I am however quite concerned with some replyees irrational fear of "what might happen" if images are posted "online" or used in some other "way". I think its bizarre to assume all sorts of wrath and retribution will fall on your head if something happens because of your actions. Its nonsensical.....
     
  14. chrisj241

    chrisj241 Well-Known Member

    I have to say that no I don't feel comfortable with street photography. Taking shots of architecture, tourist attractions etc. where it is nearly impossible to avoid people being in the shot doesn't worry me. It's taking pics of specific people that bothers me. People putting on a show (like the Morris men that someone previously posted pics of) I'm fine with, because I feel they are expecting people to be taking pics. It's shooting random people on the street that I worry about. I suppose it's an extension of how men have become demonised by society. I feel like any man taking pics of children (or heaven forbid talking to them) could be viewed as a potential paedo. Or taking pics of ladies, a letch or perv. I really don't like confrontation, so fear putting myself in a position where someone would give me grief.
     
  15. Roger Hicks

    Roger Hicks Well-Known Member

    Dear Chris,

    This is, I think, the point that ZenTog has consistently and deliberately missed. When a particular form of behaviour is (as you say) demonized, it's easy to feel intimidated. The answer, surely, is to fight back against the demonizers, the gutter press, the mentally ill. They are outnumbered to an enormous extent, possibly 100-1. But they make a very great deal amount of noise, way out of proportion to their numbers.

    Despite their tiny numbers they must be opposed, or those outside the debate (sane photographers and above all the general public) may believe the extremists, so that the crazy opponents of a free society are receiving far more attention and credence than they deserve.

    Cheers,

    R.
     
  16. Atavar

    Atavar Well-Known Member

    I would like to know what the difference is between 'street pbotography' and 'candids'.

    Are they related? Are they the same thing and actually go hand-in-hand? Taking two of Bressons more famous examples, the behind the train station one and the flight of stairs with cyclist, neither of these examples contain people you would actually be able to recognise if you saw them in the street, even in the same setting. I equate these with street photography, the people are part and parcel of their street setting, but they could be anyone, they just happened to be in the right place at the right time for the shutter to trip and sometimes their presence was anticipated and waited for for hours by said photographer and it really did not matter who was in it or what they were doing. The stairs and cyclist could just as easily have been stairs and mother-with-pram.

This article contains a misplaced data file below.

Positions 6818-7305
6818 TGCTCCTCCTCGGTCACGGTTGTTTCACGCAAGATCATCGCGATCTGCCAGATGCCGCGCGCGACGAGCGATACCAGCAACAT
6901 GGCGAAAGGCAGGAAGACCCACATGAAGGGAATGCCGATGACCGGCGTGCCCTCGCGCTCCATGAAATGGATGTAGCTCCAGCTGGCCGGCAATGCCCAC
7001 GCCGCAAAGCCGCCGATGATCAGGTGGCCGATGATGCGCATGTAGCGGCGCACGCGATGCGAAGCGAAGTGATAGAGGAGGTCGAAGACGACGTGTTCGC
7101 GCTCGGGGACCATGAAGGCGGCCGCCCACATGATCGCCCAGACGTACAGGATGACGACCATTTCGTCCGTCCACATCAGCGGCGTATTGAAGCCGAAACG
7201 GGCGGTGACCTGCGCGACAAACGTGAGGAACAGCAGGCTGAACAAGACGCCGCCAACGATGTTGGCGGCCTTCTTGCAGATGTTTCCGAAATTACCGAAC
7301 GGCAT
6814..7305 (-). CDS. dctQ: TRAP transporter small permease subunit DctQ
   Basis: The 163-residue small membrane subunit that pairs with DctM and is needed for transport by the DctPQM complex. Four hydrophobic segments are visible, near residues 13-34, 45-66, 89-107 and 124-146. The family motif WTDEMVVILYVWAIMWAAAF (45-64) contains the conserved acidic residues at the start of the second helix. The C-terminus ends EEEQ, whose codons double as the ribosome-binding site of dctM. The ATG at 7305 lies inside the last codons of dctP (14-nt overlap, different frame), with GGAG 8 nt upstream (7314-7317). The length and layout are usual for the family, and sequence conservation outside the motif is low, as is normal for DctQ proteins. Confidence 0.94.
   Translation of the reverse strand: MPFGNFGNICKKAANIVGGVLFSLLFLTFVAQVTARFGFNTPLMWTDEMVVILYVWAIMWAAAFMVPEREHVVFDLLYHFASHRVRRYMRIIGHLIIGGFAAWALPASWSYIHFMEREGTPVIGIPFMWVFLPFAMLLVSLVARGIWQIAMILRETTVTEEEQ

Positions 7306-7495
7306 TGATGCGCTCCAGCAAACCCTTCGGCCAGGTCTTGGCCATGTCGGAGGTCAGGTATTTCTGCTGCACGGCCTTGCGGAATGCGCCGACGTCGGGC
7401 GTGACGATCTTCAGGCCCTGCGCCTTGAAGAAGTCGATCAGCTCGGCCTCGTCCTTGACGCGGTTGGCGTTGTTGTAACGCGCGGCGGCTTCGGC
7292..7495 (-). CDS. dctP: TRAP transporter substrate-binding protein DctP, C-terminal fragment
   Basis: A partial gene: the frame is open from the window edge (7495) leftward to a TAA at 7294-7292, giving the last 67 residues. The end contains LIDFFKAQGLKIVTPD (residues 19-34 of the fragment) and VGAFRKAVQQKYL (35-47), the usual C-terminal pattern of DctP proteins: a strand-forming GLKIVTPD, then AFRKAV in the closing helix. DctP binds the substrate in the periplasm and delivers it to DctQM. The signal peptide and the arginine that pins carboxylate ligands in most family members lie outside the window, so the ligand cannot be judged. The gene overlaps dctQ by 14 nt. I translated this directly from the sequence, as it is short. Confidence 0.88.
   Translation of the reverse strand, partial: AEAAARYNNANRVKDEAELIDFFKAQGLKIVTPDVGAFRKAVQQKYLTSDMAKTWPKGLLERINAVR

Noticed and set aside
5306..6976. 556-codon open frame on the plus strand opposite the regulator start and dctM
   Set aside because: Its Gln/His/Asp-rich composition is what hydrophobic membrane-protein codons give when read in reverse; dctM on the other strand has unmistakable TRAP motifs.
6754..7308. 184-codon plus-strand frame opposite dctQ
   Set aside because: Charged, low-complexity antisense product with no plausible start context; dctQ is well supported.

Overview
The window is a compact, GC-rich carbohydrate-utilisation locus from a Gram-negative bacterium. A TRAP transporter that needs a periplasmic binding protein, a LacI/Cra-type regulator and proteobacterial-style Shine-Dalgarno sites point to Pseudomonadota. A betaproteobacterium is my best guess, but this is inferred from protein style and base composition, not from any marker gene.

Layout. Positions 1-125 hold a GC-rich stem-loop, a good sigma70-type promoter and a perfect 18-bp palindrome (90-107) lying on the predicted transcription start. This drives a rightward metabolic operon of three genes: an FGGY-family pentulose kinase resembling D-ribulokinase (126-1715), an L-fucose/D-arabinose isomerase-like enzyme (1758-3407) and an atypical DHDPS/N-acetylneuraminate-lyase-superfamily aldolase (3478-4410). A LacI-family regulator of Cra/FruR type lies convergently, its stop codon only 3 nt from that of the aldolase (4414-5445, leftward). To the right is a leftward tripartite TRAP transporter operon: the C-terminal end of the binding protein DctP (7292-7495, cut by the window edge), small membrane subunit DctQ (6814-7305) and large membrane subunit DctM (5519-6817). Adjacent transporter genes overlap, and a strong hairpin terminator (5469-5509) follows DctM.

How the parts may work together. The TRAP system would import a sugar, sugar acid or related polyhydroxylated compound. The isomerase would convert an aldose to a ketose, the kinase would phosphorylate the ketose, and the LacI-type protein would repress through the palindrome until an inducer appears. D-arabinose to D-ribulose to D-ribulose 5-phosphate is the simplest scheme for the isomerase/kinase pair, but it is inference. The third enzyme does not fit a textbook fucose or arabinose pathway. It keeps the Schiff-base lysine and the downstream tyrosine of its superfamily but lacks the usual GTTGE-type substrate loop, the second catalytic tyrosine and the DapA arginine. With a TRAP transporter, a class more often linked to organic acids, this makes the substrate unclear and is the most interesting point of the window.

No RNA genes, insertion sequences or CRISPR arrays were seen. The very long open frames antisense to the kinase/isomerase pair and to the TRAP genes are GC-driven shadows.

Candids to my mind, however, tend to display recognisable features of someone and make the person the subject of the picture by their appearance or action: why was this person singled out for your attention? Because they were displaying something different to everyone else? That is not Street Photography to me. You just happened to be in the street and they just happened to be doing something interesting when you got the photo. It could have been a restaurant, it could have been the library or other place, if you followed this one right person around long enough... I think a candid does not contain enough 'street' to make it street photography, it centres on the person as the subject rather than the person in their environment... Maybe 'candid portrait', 'unaware portrait' or 'openair portrait' would be a better definition?

    I would really like to know this, as I have never been comfortable with my definition of the 'candid' side of street photography...
     
    Last edited: Aug 28, 2015
  17. Geren

    Geren Well-Known Member

    From my point of view, 'candid' just means unposed. So really it would apply in both scenarios that you put forward there.
     
  18. Roger Hicks

    Roger Hicks Well-Known Member

    How would you categorize HC-B's "rue Mouffetard", the boy with the wine bottles? For those who don't know the picture, see http://www.christies.com/lotfinder/...sson-rue-mouffetard-1954-5600230-details.aspx

    Perhaps more to the point, do we NEED to categorize things this way?

    Cheers,

    R.
     
  19. Sejanus.Aelianus

    Sejanus.Aelianus In the Stop Bath

    Agreed.

    Then again, for me the term "street photography" means photographing streets...

    [​IMG]
     
  20. Geren

    Geren Well-Known Member

    I don't think so but the number of heated discussions I've witnessed over the years among photographers as to what constitutes 'real' or 'proper' street, still life, documentary whatever photography suggests that there are people who don't feel happy unless they can put things in boxes. I don't actually consider myself to be 'a street photographer'. It's true that I very much enjoy looking for pictures to make while I'm out and about in the streets but they probably more often fall into the category of 'found still life' or 'tableau'. But that's why I don't categorise myself. It feels a bit limiting to do that.